HB: It did. I have to include the Palomar Youth Philharmonic Orchestra Percussion Ensemble—now known as Percussive Wave—as one of my proudest moments for performances. In 2019, we entered the American Prize: Ernst Bacon Memorial Award for the Performance of American Music. We played Fidget by Nathan Daughtrey and Sofapilla by Chuck Ricotta. We had in our division UNT, Berklee, and Eastman [all well-respected college music programs], and we placed third!

SDT: That’s HUGE!
HB: Yes, it is, and I was so proud of that. I really talked that up when we were still all together. I said, “Look at what we did—WE did this!” and they were really happy. It’s not like kids from the same school; there were kids from a lot of different schools in the group. Some of them had no clue who the other people were when they first started. And then they became good friends, and I still see them talking to each other on Facebook, and, well, whatever they do, TikTok or who knows!

SDT: What advice would you give to somebody who wants to go into percussion professionally?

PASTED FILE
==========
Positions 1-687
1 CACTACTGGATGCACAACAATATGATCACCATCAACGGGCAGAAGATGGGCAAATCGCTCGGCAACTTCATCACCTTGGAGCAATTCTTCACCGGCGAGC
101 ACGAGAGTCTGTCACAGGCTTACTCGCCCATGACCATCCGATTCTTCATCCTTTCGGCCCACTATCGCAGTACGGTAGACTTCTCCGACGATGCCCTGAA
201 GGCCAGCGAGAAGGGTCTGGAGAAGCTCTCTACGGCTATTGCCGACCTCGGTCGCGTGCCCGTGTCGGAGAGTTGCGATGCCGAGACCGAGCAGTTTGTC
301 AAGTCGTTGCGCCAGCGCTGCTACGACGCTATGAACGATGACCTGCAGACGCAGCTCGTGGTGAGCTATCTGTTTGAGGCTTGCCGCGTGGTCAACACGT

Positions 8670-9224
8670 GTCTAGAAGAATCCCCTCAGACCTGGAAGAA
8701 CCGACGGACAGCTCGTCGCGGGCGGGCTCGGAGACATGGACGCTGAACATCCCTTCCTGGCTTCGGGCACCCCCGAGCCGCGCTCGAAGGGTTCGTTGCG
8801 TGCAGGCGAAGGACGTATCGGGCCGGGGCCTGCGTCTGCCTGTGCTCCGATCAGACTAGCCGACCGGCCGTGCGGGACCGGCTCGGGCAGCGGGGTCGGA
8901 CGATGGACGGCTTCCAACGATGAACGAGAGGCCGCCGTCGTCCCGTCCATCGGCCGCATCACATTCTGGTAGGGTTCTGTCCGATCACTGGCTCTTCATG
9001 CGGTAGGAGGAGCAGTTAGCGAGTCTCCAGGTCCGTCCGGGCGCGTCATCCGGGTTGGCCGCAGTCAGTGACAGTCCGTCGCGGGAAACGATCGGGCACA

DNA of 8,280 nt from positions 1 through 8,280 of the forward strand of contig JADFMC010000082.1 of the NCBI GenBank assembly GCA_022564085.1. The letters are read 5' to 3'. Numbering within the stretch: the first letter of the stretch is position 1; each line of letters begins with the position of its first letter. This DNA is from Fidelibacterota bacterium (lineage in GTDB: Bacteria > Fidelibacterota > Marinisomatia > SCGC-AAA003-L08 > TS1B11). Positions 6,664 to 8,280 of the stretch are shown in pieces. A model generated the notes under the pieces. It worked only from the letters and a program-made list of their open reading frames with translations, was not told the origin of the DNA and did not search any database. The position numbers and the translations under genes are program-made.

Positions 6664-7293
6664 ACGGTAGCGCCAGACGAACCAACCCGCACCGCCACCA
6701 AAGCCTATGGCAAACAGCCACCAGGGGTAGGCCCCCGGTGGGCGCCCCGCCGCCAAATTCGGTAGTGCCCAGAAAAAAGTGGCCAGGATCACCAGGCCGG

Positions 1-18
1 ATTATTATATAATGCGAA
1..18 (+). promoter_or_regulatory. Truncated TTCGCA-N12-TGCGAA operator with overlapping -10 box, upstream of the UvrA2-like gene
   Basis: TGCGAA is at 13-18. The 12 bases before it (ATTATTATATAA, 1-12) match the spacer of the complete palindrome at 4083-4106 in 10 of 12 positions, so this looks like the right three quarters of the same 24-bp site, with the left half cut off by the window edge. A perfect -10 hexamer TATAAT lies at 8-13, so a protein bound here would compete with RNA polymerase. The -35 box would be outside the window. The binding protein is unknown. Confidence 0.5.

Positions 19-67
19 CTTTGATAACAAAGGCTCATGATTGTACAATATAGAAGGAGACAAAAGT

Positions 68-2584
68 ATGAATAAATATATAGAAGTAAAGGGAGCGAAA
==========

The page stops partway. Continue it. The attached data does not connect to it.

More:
HB: I am not shy about telling them this is a challenging career, and you have to be able to network. You have to be able to work with people and be flexible and know how to work with money. There are going to be times when that money is not coming in, and they’ll have to find a part-time job or a full-time job or however you want to handle it. It’s not easy being a musician, period.

I don’t try to talk them out of it, because I heard somebody do that once. I felt so disappointed; there’s a whole bunch of my kids sitting there, and they’re all so excited to meet this person, and that person said, “Don’t go into music, you’re gonna hate it.” I was just like, “I know you might want to think you’re a realist, but why are you dashing these kids’ dreams?” Then, one of the kids in that group didn’t listen and still went on into music… and are doing well.

I think a lot of these kids don’t understand the amount of time that practicing takes up. And that was where I failed as far as keeping myself healthy, because I would practice four to eight hours a day, and I didn’t take breaks. So, here I am standing in front of the marimba, and I’m not bending my knees. I’m rigid and I’m playing, and what do I have? The worst back injury in the world, and I’m in physical therapy now with it.

I don’t think they understand the amount of commitment that’s involved to get into this career; it is not easy at all. But it is fun when you start being rewarded for all of your work. That’s the thing I like about the career that I have now—I’m able to not get stuck in one thing. I’m able to teach, I’m able to perform, and I’m able to conduct. And I get to travel at times—that’s a lot of fun for me. That’s the life of a percussionist!

This interview has been edited for length and clarity.